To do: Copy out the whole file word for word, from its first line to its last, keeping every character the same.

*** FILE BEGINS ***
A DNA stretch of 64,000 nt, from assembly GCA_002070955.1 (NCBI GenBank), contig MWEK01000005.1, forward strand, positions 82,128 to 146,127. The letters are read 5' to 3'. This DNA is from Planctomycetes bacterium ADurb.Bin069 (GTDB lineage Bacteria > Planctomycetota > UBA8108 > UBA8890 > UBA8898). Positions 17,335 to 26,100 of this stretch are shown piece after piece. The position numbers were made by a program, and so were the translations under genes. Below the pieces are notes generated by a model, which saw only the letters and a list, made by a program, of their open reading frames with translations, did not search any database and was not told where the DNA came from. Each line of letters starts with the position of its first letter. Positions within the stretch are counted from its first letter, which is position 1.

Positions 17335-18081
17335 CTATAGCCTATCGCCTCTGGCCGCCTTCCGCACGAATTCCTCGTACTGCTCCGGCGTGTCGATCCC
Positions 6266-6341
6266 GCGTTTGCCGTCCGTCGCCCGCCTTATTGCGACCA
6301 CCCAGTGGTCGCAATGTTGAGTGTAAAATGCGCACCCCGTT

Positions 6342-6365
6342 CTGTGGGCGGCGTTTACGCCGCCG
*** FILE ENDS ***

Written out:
A DNA stretch of 64,000 nt, from assembly GCA_002070955.1 (NCBI GenBank), contig MWEK01000005.1, forward strand, positions 82,128 to 146,127. The letters are read 5' to 3'. This DNA is from Planctomycetes bacterium ADurb.Bin069 (GTDB lineage Bacteria > Planctomycetota > UBA8108 > UBA8890 > UBA8898). Positions 17,335 to 26,100 of this stretch are shown piece after piece. The position numbers were made by a program, and so were the translations under genes. Below the pieces are notes generated by a model, which saw only the letters and a list, made by a program, of their open reading frames with translations, did not search any database and was not told where the DNA came from. Each line of letters starts with the position of its first letter. Positions within the stretch are counted from its first letter, which is position 1.

Positions 17335-18081
17335 CTATAGCCTATCGCCTCTGGCCGCCTTCCGCACGAATTCCTCGTACTGCTCCGGCGTGTCGATCCC
Positions 6266-6341
6266 GCGTTTGCCGTCCGTCGCCCGCCTTATTGCGACCA
6301 CCCAGTGGTCGCAATGTTGAGTGTAAAATGCGCACCCCGTT

Positions 6342-6365
6342 CTGTGGGCGGCGTTTACGCCGCCG